Sivut kuvina


The following account of the present state of religious parties in England, has been sent us for publication by a respected friend, extracted from a sermon of the Rev. Mr. Belsham of London. It will be found to have been written with great candour, and is no doubt accurate in its statements, as it is interesting.

"The two great classes of religious professors in this country are those who adhere to the discipline and worship of the established church, and those who secede from it; or in other words, CHURCHMEN and DISSENTERS.

"The frequenters and supporters of the established worship are, together, far more numerous than any class of nonconformists separately considered, but perhaps inferior to the whole collectively. And in the judgment of many impartial persons this disparity is continually augmenting.

"The ESTABLISHED CHURCH is at this time divided into two great parties.

"The FIRST and by far the most powerful party consists of those who adhere to the church upon the ground of political expedience; because they think, and perhaps justly, that an establishment of religion is of great importance to the security of government and of good morals, and are persuaded that the existing establishment is best adapted to the British constitution, and ought to be supported, unless very grave and important reasons can be assigned to show the necessity of a change.

"A SECOND, and a very numerous, respectable, and increasing body of members of the established church, are those who are commonly called evangelical, who seriously believe the doctrines of the articles, and who publicly profess and teach them. They are generally pious in their conversation, and exemplary in their morals; and are very zealous, active, and liberal, in propagating what they conceive to be the doctrines of the gospel and those of the established church. These greatly prefer the discipline of the church and its modes of worship to those of any class of nonconformists, and cultivate a popular strain of preaching, which commonly fills the churches, wherever they are settled. One would naturally suppose that this description of churchmen must be in high estimation with the ruling powers, and with those who profess the warmest zeal for the prosperity of the church. But the fact is otherwise: and the reason is this. The evangelical churchmen, though they are true and ardent friends to the order and discipline of the church, justly lay a still greater stress upon purity of faith and seriousness of spirit; and these qualities they love and honour wherever they are found, whether among churchmen or New Series-vol. I.


dissenters. They are therefore ready to join cordially with nonconformists in every scheme the object of which is to promote what they believe to be the truth and spirit of their common christianity, whether within or without the pale of the establishment, and whether immediately conducive or not to its separate interest. This highly meritorious and truly christian liberality is exceedingly offensive to those who prize the interest of the church as paramount to all other considerations; and for this reason the evangelical clergy and laity of the established religion are held in greater aversion by what are called the high church party, than even the most obnoxious of the nonconforming sects.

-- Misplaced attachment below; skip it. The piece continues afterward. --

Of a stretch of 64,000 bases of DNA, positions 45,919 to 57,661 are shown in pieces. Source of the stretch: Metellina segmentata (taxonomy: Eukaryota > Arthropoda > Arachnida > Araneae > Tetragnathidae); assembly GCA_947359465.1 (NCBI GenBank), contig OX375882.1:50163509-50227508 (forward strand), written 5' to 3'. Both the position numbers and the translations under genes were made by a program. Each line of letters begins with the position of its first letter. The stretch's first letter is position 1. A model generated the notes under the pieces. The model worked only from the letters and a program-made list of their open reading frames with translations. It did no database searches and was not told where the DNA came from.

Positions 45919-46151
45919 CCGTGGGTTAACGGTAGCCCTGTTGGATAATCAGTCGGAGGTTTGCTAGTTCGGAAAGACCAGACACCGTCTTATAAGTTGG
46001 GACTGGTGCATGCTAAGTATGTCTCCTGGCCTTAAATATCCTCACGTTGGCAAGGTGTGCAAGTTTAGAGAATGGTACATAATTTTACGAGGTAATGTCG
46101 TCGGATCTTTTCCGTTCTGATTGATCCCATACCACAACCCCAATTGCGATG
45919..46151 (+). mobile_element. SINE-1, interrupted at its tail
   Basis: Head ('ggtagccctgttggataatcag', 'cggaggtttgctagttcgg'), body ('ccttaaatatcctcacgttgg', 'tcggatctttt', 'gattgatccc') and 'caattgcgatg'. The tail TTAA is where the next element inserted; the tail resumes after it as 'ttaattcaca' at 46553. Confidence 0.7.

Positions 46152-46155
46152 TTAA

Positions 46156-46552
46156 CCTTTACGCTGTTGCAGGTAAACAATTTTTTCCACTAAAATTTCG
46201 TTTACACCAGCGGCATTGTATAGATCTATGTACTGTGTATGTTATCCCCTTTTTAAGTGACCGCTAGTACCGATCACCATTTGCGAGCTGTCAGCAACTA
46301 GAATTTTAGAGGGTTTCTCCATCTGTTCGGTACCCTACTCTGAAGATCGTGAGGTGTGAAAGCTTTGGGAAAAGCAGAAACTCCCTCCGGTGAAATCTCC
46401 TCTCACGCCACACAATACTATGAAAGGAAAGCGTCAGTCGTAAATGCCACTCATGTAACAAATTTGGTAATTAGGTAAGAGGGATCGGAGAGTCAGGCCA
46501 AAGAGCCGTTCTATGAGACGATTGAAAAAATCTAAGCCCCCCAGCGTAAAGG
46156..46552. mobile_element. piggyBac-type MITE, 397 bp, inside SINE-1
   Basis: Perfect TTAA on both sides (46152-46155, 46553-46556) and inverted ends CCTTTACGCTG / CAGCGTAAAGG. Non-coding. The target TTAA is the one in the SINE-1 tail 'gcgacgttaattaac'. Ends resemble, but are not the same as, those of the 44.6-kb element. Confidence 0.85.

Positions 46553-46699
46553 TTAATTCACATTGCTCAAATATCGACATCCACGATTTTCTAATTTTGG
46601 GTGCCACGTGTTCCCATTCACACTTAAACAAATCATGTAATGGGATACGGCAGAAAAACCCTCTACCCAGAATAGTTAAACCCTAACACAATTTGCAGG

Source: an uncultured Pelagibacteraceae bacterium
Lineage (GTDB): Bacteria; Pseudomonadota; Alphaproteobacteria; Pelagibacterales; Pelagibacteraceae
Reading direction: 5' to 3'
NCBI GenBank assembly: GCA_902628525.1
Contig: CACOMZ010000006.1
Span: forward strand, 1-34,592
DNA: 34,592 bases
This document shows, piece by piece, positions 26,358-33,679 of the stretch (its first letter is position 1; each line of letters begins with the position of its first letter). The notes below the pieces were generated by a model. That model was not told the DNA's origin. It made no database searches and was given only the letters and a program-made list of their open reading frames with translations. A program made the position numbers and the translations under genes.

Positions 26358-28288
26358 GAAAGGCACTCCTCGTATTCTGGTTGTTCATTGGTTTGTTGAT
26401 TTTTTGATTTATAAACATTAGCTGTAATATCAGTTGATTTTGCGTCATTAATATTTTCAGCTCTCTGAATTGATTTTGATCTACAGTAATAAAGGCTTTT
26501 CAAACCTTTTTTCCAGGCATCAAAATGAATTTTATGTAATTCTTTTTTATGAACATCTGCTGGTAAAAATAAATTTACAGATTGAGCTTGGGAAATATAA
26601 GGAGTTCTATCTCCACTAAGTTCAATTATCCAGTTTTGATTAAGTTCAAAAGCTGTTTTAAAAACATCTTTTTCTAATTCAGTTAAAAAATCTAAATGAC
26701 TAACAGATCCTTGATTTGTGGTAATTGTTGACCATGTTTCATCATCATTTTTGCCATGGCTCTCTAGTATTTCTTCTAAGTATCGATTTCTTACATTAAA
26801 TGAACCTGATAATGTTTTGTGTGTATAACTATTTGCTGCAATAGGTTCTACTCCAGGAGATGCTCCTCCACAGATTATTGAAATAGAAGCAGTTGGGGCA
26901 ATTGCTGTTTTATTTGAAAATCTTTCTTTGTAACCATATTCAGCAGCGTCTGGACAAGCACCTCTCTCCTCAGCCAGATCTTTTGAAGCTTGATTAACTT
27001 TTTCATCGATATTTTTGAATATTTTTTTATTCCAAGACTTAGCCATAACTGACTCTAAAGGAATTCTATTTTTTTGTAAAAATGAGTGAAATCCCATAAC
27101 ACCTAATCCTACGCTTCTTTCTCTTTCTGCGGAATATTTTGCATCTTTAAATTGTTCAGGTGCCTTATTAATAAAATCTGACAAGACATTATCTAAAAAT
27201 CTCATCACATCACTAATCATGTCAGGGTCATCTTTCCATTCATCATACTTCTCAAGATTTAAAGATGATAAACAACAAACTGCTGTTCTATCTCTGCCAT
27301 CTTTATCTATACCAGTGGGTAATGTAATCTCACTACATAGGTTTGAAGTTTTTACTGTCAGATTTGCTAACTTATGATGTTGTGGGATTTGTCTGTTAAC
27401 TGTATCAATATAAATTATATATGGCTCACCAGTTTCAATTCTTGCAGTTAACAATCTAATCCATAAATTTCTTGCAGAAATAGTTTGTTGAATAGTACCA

"I shall now give a brief and cursory view of the present state of the NONCONFORMIST CHURCHES.

"PRESBYTERIANISM has for many years been lost in Eng. land and though here and there the name of Assemblies, and even of Presbyteries, may be retained, the authority of these bodies is totally gone. The general assembly of the church of Scotland, which is essentially presbyterian, and which originally acknowledged and held communion with the Presbyterians of England, bas within these few years abandoned them altoge ther, and prohibited their ministers from officiating in the esta blished churches in that part of the United Kingdom, to which they formerly obtained easy access. There are, however, still many congregations which choose to retain the name of presbyterian. They are chiefly such as indulge a greater latitude of thinking upon religious subjects than their Independent brethren; and who do not wholly adopt the mode of independent discipline The INDEPENDENTS generally adhere to Calvinistic principles, and to their original plan of church government but upon the latter they appear to lay less stress than in former times; and if their brethren agree with them in doctrine and in spirit, they make considerable allowance for a difference of judgment and practice in things now allowed to be indifferent.